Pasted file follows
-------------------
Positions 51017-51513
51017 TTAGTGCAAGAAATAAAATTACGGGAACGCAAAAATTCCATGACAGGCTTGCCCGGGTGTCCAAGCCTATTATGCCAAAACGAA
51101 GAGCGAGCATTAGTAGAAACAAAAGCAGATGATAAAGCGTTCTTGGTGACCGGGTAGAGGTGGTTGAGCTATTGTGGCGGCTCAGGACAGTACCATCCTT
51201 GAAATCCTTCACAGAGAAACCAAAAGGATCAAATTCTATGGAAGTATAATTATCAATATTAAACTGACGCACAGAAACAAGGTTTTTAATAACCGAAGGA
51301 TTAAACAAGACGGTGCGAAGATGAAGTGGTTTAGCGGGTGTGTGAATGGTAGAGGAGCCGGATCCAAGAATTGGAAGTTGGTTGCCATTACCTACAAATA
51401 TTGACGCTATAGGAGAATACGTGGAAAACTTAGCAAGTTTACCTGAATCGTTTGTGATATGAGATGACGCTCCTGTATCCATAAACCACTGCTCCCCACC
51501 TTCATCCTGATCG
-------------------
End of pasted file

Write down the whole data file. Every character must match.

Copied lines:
Positions 51017-51513
51017 TTAGTGCAAGAAATAAAATTACGGGAACGCAAAAATTCCATGACAGGCTTGCCCGGGTGTCCAAGCCTATTATGCCAAAACGAA
51101 GAGCGAGCATTAGTAGAAACAAAAGCAGATGATAAAGCGTTCTTGGTGACCGGGTAGAGGTGGTTGAGCTATTGTGGCGGCTCAGGACAGTACCATCCTT
51201 GAAATCCTTCACAGAGAAACCAAAAGGATCAAATTCTATGGAAGTATAATTATCAATATTAAACTGACGCACAGAAACAAGGTTTTTAATAACCGAAGGA
51301 TTAAACAAGACGGTGCGAAGATGAAGTGGTTTAGCGGGTGTGTGAATGGTAGAGGAGCCGGATCCAAGAATTGGAAGTTGGTTGCCATTACCTACAAATA
51401 TTGACGCTATAGGAGAATACGTGGAAAACTTAGCAAGTTTACCTGAATCGTTTGTGATATGAGATGACGCTCCTGTATCCATAAACCACTGCTCCCCACC
51501 TTCATCCTGATCG